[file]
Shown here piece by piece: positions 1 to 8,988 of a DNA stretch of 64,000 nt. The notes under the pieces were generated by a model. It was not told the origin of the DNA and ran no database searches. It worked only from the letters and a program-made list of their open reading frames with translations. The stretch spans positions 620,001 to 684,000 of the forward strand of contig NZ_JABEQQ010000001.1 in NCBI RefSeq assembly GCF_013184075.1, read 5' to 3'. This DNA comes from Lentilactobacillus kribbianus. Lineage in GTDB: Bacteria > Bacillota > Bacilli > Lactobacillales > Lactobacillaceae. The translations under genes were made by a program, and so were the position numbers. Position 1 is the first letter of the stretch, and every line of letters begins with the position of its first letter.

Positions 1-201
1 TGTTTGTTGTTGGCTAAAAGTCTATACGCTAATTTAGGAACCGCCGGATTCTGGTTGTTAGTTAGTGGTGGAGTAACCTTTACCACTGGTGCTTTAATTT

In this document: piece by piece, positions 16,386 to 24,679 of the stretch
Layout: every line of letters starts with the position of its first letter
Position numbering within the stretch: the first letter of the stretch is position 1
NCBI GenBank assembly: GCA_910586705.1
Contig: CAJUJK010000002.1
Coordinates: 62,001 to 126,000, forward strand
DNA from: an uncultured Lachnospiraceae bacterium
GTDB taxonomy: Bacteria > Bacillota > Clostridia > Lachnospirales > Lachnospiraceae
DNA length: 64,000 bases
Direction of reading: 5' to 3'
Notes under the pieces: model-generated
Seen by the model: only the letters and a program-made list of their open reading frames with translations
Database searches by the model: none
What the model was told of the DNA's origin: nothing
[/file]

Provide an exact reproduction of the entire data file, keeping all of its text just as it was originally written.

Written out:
Shown here piece by piece: positions 1 to 8,988 of a DNA stretch of 64,000 nt. The notes under the pieces were generated by a model. It was not told the origin of the DNA and ran no database searches. It worked only from the letters and a program-made list of their open reading frames with translations. The stretch spans positions 620,001 to 684,000 of the forward strand of contig NZ_JABEQQ010000001.1 in NCBI RefSeq assembly GCF_013184075.1, read 5' to 3'. This DNA comes from Lentilactobacillus kribbianus. Lineage in GTDB: Bacteria > Bacillota > Bacilli > Lactobacillales > Lactobacillaceae. The translations under genes were made by a program, and so were the position numbers. Position 1 is the first letter of the stretch, and every line of letters begins with the position of its first letter.

Positions 1-201
1 TGTTTGTTGTTGGCTAAAAGTCTATACGCTAATTTAGGAACCGCCGGATTCTGGTTGTTAGTTAGTGGTGGAGTAACCTTTACCACTGGTGCTTTAATTT

In this document: piece by piece, positions 16,386 to 24,679 of the stretch
Layout: every line of letters starts with the position of its first letter
Position numbering within the stretch: the first letter of the stretch is position 1
NCBI GenBank assembly: GCA_910586705.1
Contig: CAJUJK010000002.1
Coordinates: 62,001 to 126,000, forward strand
DNA from: an uncultured Lachnospiraceae bacterium
GTDB taxonomy: Bacteria > Bacillota > Clostridia > Lachnospirales > Lachnospiraceae
DNA length: 64,000 bases
Direction of reading: 5' to 3'
Notes under the pieces: model-generated
Seen by the model: only the letters and a program-made list of their open reading frames with translations
Database searches by the model: none
What the model was told of the DNA's origin: nothing